HomeSportIndependentsport: Clubs must change ‘no money’ tune

Independentsport: Clubs must change ‘no money’ tune

ZIMBABWE’S African Champions League representatives and Premier Soccer League champions Motor Action this week were not sure whether they would travel to Madagascar for the preliminary round second leg match against that country’s team, Cnaps, until the day of departure.

The Mighty Bulls’ wobbly position was as a result of financial problems that always afflict local clubs whenever they participate in continental tournaments.

A similar scenario is in the pipeline with the country’s other ambassadors in the same competition, Dynamos, who are already flashing the red lights before they even kick the ball.

The clubs say they do not have the money to participate in the financially sapping competitions but still want to take part because it is prestigious to do so. It is the only way our local league can judge itself against other leagues around the continent.

After outstanding performances by Dynamos in this tournament, the local premiership is now ranked as the 12th best league on the continent by the Confederation of African Football. As a result, Zimbabwe has been afforded the opportunity to field four clubs in African competitions, including two other slots in the second tier Caf Confederations Cup.

Due to monetary challenges, Zimbabwe pulled out of the Caf Confederations Cup this year.

Local football authorities need to find a long term solution to this puzzle where teams want to participate in major tournaments, but lack resources. It is not just Dynamos and Motor Action, but even the Warriors have often fallen in the same predicament where they wait until the eve of the day of departure to sort out travel arrangements.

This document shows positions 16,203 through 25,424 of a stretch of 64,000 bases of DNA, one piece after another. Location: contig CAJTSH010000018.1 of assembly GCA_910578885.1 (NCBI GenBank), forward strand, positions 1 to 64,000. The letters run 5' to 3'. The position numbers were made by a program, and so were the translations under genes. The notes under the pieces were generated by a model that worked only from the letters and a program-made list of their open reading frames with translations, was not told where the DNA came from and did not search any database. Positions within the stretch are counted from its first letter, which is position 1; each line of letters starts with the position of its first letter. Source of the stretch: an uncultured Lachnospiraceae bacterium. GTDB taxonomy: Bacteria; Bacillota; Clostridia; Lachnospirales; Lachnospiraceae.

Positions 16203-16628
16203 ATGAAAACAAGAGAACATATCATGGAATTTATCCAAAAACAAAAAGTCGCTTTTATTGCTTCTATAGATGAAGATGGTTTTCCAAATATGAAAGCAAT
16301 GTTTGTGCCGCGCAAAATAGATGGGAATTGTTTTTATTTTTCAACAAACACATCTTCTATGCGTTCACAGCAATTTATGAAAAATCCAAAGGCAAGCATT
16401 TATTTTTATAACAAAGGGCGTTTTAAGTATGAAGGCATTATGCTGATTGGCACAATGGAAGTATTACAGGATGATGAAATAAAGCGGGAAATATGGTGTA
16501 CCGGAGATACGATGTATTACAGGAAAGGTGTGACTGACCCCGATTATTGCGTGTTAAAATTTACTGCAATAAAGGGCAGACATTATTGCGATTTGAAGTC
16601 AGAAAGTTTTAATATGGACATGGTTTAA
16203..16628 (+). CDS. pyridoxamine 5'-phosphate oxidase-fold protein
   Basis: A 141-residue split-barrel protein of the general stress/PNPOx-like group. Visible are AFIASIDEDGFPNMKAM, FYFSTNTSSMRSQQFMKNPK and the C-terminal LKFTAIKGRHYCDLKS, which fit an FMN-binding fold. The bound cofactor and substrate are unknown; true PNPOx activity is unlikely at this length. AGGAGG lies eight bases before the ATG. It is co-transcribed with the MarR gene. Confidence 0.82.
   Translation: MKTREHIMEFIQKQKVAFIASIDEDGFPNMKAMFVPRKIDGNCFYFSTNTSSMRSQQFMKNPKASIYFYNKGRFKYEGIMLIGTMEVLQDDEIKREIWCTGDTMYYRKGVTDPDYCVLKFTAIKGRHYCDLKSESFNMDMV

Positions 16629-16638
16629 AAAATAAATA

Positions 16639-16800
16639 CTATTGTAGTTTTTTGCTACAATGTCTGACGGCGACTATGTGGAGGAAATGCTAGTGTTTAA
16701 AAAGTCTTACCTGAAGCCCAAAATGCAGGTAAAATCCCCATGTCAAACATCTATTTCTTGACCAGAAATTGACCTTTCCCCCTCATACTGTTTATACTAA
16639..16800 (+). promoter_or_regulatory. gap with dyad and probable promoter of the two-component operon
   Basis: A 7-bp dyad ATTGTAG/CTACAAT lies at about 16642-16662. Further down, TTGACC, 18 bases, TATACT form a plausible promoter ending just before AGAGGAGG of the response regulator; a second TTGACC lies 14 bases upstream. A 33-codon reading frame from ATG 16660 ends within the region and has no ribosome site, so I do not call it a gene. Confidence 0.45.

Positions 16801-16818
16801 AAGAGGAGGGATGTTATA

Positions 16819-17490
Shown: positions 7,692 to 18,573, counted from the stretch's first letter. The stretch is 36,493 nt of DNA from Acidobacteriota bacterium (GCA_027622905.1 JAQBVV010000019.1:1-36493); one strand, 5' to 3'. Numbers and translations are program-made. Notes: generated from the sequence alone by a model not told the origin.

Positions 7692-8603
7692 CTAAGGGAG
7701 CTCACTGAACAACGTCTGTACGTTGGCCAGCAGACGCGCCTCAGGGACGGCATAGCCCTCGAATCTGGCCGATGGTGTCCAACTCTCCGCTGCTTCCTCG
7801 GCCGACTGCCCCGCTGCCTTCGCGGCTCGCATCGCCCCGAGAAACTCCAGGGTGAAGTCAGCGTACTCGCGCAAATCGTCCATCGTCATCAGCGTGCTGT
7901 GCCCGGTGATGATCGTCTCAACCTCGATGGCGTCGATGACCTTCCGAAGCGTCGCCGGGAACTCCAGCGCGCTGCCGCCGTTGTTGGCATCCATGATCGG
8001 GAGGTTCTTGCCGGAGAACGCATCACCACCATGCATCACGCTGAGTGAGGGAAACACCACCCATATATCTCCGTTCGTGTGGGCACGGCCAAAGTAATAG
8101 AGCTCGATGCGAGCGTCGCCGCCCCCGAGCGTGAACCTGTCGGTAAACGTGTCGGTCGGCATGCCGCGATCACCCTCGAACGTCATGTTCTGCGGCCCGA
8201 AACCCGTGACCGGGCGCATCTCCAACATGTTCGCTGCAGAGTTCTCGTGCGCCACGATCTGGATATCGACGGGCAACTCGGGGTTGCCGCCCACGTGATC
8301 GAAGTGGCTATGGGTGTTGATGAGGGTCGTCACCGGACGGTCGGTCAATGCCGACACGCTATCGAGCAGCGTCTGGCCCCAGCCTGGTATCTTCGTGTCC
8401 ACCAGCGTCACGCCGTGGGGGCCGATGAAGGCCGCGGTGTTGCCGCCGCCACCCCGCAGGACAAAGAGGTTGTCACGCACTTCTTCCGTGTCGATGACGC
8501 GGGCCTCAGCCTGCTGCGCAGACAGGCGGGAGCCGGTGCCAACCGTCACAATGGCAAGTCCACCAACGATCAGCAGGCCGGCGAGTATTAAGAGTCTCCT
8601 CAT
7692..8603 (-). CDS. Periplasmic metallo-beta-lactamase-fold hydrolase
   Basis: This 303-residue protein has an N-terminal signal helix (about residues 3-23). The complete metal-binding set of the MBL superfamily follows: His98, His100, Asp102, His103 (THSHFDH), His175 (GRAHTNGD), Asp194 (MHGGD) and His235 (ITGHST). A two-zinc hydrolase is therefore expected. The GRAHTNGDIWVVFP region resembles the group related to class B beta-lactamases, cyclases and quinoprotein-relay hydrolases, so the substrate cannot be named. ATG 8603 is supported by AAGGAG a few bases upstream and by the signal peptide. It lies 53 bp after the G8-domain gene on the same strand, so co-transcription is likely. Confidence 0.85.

A case in point is the haphazard manner in which the Warriors travelled to Sudan for the African Nations Championships. Zifa were at sixes and sevens to get the funds for the team to leave the country until a last minute rescue package from the government.

Such a scenario does not help the morale of the team, let alone the image of football in the country. This is the reason why sponsors shun the game despite its appeal to millions of people across the country.

There is need for the authorities to take the game seriously and plan for tournaments well in advance to avoid ad-hoc arrangements detrimental to the “beautiful” game.

The Premier Soccer League executive must find a sponsor for the league to alleviate some of the clubs’ financial challenges domestically and internationally.

There were reports this week that the top flight had secured a sponsor for the 2011 season. That is plausible and we wait to see the fruition of this pronouncement.

Apart from getting sponsorship from corporate firms, clubs must develop the habit of marketing their brands and establish business strategies that can sustain them in the absence of sponsorship from the league.

It is unwise for the clubs to rely on Zifa which is also struggling to cater for the Warriors. Clubs must start thinking outside the box and develop long term strategies that don’t hinge on their otherwise incompetent parent bodies.

The lasting solution would entail the clubs pulling out of competitions such as the Champions League until they have enough resources, rather than sing the predictable “we have no money” song.

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